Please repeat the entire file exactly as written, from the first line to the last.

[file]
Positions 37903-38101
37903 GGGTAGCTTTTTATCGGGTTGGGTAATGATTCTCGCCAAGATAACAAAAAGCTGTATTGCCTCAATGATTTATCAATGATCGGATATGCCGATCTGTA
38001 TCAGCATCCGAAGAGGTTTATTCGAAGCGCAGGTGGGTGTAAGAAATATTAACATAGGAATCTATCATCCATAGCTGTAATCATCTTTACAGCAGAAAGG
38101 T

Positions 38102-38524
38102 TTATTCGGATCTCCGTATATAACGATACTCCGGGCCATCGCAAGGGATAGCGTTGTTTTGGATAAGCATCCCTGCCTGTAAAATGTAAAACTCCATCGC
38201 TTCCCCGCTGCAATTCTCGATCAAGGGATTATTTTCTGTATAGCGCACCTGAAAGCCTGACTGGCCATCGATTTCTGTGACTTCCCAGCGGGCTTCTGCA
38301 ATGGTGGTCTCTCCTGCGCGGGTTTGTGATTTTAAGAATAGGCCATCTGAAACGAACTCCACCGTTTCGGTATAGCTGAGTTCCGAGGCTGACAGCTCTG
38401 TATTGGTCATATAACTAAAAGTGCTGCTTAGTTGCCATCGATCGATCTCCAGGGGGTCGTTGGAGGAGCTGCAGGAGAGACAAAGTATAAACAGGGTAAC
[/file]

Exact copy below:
Positions 37903-38101
37903 GGGTAGCTTTTTATCGGGTTGGGTAATGATTCTCGCCAAGATAACAAAAAGCTGTATTGCCTCAATGATTTATCAATGATCGGATATGCCGATCTGTA
38001 TCAGCATCCGAAGAGGTTTATTCGAAGCGCAGGTGGGTGTAAGAAATATTAACATAGGAATCTATCATCCATAGCTGTAATCATCTTTACAGCAGAAAGG
38101 T

Positions 38102-38524
38102 TTATTCGGATCTCCGTATATAACGATACTCCGGGCCATCGCAAGGGATAGCGTTGTTTTGGATAAGCATCCCTGCCTGTAAAATGTAAAACTCCATCGC
38201 TTCCCCGCTGCAATTCTCGATCAAGGGATTATTTTCTGTATAGCGCACCTGAAAGCCTGACTGGCCATCGATTTCTGTGACTTCCCAGCGGGCTTCTGCA
38301 ATGGTGGTCTCTCCTGCGCGGGTTTGTGATTTTAAGAATAGGCCATCTGAAACGAACTCCACCGTTTCGGTATAGCTGAGTTCCGAGGCTGACAGCTCTG
38401 TATTGGTCATATAACTAAAAGTGCTGCTTAGTTGCCATCGATCGATCTCCAGGGGGTCGTTGGAGGAGCTGCAGGAGAGACAAAGTATAAACAGGGTAAC